From: Markus Scherer (email@example.com)
Date: Thu Jan 27 2005 - 13:21:07 CST
Shawn Steele wrote:
> I think your example's mixed up. U+1161 is blocked from combining with
> U+1100 by the U+0300 in either form. Since U+1100 and U+1161 are start
> characters the change shouldn't impact this case, both interpretations
> should consistently normalize U+1100 U+0300 U+1161 to U+1100 U+0300
> U+1161 (unchanged) and U+AC00 U+0300 to U+AC00 U+0300 (also unchanged).
No, that's exactly the problem, see PRI 29. According to the letter of the old UAX version
(definitions, not intent or sample), you would indeed get AC00 0300. The problem exactly occurs with
a combining mark (ccc>0) between two starters that combine.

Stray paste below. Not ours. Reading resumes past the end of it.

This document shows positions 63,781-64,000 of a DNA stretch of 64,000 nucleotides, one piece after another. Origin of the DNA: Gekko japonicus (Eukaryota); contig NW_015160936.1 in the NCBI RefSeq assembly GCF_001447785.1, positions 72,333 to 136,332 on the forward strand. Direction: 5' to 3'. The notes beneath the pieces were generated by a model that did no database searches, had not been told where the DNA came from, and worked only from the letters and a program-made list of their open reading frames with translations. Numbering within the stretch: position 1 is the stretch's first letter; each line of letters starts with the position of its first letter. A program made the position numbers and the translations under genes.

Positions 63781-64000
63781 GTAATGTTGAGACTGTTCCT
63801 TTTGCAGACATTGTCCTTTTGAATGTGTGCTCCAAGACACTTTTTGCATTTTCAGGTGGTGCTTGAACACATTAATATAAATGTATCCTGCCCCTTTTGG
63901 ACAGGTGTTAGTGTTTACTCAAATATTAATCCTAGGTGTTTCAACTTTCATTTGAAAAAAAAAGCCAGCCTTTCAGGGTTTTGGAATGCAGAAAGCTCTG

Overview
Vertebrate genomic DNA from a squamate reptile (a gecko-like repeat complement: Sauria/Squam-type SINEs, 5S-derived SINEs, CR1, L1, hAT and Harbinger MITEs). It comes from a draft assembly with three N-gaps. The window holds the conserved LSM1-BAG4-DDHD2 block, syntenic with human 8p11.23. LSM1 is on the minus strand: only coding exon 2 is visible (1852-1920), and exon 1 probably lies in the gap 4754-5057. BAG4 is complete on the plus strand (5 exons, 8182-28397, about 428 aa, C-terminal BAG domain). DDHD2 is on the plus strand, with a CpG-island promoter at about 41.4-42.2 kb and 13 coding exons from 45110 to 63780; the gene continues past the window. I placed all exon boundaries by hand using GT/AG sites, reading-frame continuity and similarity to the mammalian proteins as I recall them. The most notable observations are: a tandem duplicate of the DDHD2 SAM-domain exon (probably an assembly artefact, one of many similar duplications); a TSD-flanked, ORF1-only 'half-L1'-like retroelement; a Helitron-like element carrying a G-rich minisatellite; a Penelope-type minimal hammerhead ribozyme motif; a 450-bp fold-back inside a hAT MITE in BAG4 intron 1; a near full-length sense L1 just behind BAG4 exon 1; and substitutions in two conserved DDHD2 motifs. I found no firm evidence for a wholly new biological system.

1. Aside from broken idempotency, this interpretation of the old UAX version "normalizes" such text
to something that is *not canonically equivalent* to the input - it changes some text to some
completely different text.
2. There also exist strings (see PRI 29) where the application of NFC[old UAX] or NFKC[old UAX]
produces output that is not only different text (not canonically equivalent) but also *not in
canonical order*. As a result, something you got from normalization may not even pass the
normalization quick check: NFC_quick_check(NFC(string))=NO.
That just had to be fixed, and was.
-- Opinions expressed here may not reflect my company's positions unless otherwise noted.
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